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The convergence between worlds is coming to an end, but only one world can survive. Who will be sacrificed? What ends will the people of these worlds go to to protect their people?

The Dhai nation has broken apart under the onslaught of the Tai Kao, invaders from a parallel world. With the Dhai in retreat, Kirana, leader of the Tai Kao, establishes a base in Oma’s temple and instructs her astrologers to begin unravelling the method by which they can use the temples to close the way between worlds.

With the worlds ravaged by war and Oma failing, only one world can survive. Who will be sacrificed, and what will the desperate people of these worlds do to protect themselves?

Top 10 Books I Regret Not Reading in 2016

Every year there are books released that, for one reason or another, I end up not finding the time or ability to read. Here’s my list of books that I regret not having read in 2016.

United States of Japan, by Peter Tieryas
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Decades ago, Japan won the Second World War. Americans worship their infallible Emperor, and nobody believes that Japan’s conduct in the war was anything but exemplary. Nobody, that is, except the George Washingtons – a shadowy group of rebels fighting for freedom. Their latest subversive tactic is to distribute an illegal video game that asks players to imagine what the world might be like if the United States had won the war instead.

Captain Beniko Ishimura’s job is to censor video games, and he’s working with Agent Akiko Tsukino of the secret police to get to the bottom of this disturbing new development. But Ishimura’s hiding something… He’s slowly been discovering that the case of the George Washingtons is more complicated than it seems, and the subversive videogame’s origins are even more controversial and dangerous than either of them originally suspected.

Part detective story, part brutal alternate history, United States of Japan is a stunning successor to Philip K Dick’s The Man in the High Castle.

Summerlong, by Peter S Beagle
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It was a typically unpleasant Puget Sound winter before the arrival of Lioness Lazos. An enigmatic young waitress with strange abilities, when the lovely Lioness comes to Gardner Island even the weather takes notice.

As an impossibly beautiful spring leads into a perfect summer, Lioness is drawn to a complicated family. She is taken in by two disenchanted lovers—dynamic Joanna Delvecchio and scholarly Abe Aronson — visited by Joanna’s previously unlucky-in-love daughter, Lily. With Lioness in their lives, they are suddenly compelled to explore their deepest dreams and desires.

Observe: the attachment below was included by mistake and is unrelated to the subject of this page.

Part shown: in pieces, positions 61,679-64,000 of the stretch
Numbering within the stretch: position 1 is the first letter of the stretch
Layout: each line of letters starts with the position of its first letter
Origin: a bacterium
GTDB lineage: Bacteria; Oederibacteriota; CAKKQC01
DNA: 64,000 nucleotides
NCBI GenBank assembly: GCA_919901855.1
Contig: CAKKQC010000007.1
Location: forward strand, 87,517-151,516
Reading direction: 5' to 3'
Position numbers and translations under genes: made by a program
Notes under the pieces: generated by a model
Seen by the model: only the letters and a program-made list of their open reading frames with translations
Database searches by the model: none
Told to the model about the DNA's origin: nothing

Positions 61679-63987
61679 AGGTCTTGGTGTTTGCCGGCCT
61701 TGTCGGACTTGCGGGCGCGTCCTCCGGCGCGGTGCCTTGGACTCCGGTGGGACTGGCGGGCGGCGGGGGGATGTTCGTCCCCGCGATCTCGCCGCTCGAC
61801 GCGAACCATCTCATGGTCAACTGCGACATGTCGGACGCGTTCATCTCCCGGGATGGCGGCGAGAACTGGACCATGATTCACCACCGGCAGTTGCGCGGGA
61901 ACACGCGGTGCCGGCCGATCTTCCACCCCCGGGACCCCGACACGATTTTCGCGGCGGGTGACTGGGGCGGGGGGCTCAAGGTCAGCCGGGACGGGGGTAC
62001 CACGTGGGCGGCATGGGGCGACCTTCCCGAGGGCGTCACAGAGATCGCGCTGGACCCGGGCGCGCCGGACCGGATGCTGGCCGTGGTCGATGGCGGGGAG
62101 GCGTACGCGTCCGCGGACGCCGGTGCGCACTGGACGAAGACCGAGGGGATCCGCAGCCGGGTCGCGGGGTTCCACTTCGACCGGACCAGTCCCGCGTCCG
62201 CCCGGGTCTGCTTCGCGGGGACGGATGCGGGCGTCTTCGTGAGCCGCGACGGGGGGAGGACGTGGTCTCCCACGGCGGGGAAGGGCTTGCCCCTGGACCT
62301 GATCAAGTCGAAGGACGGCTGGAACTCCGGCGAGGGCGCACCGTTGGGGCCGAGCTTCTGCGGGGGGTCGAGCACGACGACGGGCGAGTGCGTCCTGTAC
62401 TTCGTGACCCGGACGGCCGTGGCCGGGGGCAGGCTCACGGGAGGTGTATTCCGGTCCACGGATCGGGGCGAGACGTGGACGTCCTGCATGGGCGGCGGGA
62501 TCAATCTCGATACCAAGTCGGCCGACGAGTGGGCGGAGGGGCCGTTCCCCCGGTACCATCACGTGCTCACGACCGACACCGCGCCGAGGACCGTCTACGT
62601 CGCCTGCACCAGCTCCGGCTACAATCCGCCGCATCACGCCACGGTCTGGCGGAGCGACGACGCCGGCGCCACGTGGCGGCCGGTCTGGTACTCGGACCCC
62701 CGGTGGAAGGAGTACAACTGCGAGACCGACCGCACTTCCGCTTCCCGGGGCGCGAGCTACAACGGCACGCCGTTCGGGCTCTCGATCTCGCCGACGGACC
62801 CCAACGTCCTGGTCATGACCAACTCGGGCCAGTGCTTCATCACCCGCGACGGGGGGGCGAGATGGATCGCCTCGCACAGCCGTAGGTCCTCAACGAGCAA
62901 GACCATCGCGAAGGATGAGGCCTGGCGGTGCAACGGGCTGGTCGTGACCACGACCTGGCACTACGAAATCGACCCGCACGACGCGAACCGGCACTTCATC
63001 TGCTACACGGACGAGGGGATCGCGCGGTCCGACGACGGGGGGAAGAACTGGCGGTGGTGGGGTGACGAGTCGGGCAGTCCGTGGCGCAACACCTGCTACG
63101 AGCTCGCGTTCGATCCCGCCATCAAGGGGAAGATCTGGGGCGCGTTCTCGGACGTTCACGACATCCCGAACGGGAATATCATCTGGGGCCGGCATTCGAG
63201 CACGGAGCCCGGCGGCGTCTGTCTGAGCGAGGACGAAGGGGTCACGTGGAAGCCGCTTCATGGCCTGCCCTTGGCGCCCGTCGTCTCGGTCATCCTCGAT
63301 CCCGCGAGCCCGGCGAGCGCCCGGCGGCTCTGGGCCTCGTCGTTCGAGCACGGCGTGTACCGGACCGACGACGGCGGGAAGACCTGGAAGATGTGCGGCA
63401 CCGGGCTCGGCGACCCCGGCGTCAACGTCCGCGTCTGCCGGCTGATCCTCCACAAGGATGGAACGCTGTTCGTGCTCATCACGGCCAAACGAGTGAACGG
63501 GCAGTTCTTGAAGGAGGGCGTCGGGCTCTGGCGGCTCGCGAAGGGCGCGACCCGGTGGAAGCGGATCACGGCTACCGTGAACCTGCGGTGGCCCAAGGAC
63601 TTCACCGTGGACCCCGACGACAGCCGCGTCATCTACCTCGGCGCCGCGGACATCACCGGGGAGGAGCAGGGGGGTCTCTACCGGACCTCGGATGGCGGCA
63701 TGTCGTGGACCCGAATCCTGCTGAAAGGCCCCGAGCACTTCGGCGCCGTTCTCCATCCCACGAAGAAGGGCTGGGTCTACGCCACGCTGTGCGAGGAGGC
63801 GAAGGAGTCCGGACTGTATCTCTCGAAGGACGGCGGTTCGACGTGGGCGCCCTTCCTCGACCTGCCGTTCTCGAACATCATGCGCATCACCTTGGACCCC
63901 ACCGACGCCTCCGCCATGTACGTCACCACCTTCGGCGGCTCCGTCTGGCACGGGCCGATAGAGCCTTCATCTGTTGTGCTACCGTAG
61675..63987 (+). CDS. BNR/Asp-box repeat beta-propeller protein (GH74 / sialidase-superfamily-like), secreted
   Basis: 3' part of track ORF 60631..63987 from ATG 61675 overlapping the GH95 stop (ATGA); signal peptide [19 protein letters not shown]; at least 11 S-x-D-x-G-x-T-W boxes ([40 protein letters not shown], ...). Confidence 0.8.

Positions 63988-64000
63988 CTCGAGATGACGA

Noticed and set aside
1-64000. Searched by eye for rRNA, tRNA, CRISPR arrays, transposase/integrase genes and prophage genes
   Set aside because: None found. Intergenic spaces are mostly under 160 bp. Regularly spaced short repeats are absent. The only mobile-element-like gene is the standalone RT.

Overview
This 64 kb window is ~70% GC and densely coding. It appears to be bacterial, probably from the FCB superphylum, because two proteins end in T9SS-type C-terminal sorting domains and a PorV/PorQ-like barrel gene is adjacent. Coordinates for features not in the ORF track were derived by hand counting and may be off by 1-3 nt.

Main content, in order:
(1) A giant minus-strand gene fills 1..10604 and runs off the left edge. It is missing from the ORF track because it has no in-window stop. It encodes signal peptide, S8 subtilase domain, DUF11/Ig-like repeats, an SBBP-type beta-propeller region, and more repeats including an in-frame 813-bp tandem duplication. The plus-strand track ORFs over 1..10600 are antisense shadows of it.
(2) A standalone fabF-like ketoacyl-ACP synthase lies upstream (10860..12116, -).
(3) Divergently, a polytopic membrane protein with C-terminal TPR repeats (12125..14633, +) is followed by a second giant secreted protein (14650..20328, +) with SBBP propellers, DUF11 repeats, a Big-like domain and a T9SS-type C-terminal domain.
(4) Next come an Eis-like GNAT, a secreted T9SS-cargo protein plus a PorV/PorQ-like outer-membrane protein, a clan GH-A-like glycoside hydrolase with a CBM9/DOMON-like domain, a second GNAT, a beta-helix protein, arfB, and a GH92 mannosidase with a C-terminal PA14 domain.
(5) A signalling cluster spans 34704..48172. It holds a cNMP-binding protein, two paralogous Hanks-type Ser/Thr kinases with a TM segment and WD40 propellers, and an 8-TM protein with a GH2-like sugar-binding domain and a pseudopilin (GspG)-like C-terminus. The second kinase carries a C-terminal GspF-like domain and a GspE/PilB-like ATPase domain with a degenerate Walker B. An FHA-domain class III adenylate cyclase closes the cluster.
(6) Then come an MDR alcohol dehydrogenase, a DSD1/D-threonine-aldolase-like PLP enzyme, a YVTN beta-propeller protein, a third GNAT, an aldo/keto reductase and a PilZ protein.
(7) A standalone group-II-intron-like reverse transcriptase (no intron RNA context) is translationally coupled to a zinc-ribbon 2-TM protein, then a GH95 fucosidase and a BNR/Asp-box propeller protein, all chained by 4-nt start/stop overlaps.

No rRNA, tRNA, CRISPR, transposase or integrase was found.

Lioness grows more captivating as the days grow longer. Her new family thrives, even as they may be growing apart. But lingering in Lioness’s past is a dark secret — and even summer days must pass.


A Lovely Way to Burn, by Louise Welsh
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A pandemic called ‘The Sweats’ is sweeping the globe. London is a city in crisis. Hospitals begin to fill with the dead and dying, but Stevie Flint is convinced that the sudden death of her boyfriend Dr Simon Sharkey was not from natural causes. As roads out of London become gridlocked with people fleeing infection, Stevie’s search for Simon’s killers takes her in the opposite direction, into the depths of the dying city and a race with death.

A Lovely Way to Burn is the first outbreak in the Plague Times trilogy. Chilling, tense and completely compelling, it’s Louise Welsh writing at the height of her powers.



Warrior Witch, by Danielle L Jensen
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Cécile and Tristan have accomplished the impossible, but their greatest challenge remains: defeating the evil they have unleashed upon the world.

As they scramble for a way to protect the people of the Isle and liberate the trolls from their tyrant king, Cécile and Tristan must battle those who’d see them dead. To win, they will risk everything. And everyone.

But it might not be enough. Both Cécile and Tristan have debts, and they will be forced to pay them at a cost far greater than they had ever imagined.

Cold-Forged Flame, by Marie Brennan
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The sound of the horn pierces the apeiron, shattering the stillness of that realm. Its clarion call creates ripples, substance, something more. It is a summons, a command. There is will. There is need.